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    Yeah. That&#39;s called "flaming." A violin with a flamed back does that. Sometimes, luthiers paint on the flaming, but you can tell it is not real by moving it. It won&#39;t change colour if it is fake. Flamed backs are usually much higher quality grain and produce a much better sound
    It is our imperfections that make us who we are.

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    We&#39;ve had this discussion over in the more luthier oriented forums...and it&#39;s agreed that there is no difference in sound between violins with one or two piece backs...
    <span style='color:green'><span style='font-family:Optima'>Music is what feelings sound like...Anon</span>.</span>

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    Senior Member Harvey's Avatar
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    Since the two pieces in the back are glued together, the whole back vibrates as a single unit. Therefore, there is no difference in sound between a single and two-piece back.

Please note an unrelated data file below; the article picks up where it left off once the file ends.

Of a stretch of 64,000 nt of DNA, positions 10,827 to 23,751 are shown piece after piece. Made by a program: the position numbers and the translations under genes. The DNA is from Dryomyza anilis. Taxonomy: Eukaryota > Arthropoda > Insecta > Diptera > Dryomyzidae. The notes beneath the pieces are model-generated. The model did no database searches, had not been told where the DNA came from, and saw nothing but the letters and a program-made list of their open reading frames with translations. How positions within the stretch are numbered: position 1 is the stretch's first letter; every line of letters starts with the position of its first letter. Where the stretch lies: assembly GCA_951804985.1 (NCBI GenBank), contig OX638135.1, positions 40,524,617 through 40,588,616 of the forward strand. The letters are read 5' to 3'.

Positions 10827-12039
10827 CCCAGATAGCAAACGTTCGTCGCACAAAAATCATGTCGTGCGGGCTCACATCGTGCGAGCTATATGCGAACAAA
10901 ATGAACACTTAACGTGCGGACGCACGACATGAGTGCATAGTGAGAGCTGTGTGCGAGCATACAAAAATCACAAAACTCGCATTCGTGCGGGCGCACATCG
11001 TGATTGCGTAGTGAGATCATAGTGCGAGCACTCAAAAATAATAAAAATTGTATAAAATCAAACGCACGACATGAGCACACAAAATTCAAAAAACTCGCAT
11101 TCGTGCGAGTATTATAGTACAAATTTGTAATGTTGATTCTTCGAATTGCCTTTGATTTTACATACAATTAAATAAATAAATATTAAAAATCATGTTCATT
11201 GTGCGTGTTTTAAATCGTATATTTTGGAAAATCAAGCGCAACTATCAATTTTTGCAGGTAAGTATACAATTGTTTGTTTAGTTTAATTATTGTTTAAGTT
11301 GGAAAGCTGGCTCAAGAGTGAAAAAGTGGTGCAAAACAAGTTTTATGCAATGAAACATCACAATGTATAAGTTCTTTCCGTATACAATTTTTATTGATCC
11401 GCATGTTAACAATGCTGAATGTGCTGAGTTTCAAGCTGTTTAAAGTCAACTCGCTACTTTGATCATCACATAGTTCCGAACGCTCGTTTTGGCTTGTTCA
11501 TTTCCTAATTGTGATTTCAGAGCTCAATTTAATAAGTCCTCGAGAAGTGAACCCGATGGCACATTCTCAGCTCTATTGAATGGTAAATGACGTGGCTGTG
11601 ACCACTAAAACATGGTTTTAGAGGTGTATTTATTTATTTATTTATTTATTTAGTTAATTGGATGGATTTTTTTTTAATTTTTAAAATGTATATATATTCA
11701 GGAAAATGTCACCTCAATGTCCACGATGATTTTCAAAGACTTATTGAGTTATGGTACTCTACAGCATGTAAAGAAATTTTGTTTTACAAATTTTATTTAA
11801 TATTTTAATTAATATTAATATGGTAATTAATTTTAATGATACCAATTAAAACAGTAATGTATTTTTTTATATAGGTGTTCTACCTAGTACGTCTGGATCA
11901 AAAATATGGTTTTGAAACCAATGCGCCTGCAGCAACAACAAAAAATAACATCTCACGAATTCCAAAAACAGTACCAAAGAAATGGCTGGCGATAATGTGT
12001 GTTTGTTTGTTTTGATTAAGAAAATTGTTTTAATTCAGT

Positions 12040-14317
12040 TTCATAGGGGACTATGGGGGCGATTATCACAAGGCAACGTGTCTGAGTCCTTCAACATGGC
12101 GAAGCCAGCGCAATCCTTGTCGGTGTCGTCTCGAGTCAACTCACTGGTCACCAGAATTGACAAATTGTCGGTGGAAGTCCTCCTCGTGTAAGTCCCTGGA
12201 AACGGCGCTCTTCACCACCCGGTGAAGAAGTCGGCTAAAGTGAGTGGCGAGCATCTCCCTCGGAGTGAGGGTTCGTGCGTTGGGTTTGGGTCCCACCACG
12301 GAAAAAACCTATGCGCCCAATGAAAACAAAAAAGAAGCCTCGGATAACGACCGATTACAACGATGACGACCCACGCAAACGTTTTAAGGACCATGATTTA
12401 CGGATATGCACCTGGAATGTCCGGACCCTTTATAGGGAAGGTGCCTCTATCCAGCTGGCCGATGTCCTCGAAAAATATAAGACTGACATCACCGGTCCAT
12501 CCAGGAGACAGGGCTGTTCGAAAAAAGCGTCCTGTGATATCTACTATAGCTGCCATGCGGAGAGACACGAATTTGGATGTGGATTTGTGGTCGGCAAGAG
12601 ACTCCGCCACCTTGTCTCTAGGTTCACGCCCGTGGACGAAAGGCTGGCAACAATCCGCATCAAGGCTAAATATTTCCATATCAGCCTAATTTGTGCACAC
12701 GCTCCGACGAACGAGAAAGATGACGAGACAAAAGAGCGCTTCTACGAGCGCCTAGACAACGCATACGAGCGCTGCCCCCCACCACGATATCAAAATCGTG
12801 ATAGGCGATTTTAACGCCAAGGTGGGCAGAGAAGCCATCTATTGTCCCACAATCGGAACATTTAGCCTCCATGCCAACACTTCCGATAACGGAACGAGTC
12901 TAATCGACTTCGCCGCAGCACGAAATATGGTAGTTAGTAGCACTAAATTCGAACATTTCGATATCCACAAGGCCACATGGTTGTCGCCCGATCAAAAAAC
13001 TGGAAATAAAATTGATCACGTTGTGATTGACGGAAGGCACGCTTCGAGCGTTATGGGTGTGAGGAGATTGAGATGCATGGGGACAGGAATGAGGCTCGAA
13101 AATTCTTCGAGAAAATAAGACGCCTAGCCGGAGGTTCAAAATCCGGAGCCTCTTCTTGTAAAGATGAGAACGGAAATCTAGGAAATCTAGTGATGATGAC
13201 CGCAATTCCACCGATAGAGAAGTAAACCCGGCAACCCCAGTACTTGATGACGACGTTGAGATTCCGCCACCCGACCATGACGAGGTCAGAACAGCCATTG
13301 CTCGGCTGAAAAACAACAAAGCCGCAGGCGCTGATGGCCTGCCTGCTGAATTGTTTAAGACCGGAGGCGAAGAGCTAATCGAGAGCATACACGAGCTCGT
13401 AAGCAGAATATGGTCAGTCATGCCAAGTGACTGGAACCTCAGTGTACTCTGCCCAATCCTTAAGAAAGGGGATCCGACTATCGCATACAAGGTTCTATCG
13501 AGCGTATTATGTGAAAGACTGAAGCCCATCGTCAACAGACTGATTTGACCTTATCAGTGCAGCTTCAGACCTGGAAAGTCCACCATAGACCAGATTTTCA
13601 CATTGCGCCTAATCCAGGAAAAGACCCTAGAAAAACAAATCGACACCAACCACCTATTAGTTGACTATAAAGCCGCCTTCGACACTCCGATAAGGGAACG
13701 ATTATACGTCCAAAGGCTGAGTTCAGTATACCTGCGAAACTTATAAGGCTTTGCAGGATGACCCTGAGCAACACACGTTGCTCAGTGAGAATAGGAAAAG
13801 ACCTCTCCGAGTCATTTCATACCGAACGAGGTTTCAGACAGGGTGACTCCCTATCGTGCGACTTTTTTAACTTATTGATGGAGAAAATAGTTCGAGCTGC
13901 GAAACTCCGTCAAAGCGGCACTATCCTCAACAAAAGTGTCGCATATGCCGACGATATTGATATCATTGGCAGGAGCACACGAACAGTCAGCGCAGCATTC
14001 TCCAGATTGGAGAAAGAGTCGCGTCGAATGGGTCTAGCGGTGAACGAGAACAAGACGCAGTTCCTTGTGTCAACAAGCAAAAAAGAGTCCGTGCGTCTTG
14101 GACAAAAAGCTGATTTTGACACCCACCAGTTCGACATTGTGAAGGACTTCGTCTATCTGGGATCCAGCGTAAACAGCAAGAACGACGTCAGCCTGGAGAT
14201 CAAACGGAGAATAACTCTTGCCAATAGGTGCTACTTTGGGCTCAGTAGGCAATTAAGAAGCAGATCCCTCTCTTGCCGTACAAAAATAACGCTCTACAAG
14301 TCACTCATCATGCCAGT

Here&#39;s something from Steinway&#39;s site. Different instrument, but same idea:
    The erroneous idea that a crack in a soundboard reduces the tonal output is undoubtedly due to the equally erroneous theory that sound "vibrations" in some way travel transversely across the soundboard. But, as has been shown here, the movement of the board is that of the movement of the strings, up and down in the case of a grand, backward and forward in the case of a piano of vertical construction. The glued-up strips of thin spruce, reinforced by bridges and ribs, which constitute the soundboard, become in fact a single unit, so that the whole board vibrates with the playing of even one single note anywhere in the scale.
    IF I hit a wrong key its becaus i kind of like it that way.

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    Senior Member Quaverion's Avatar
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    Thanks&#33; My new violin has a solid back, not that it makes any difference.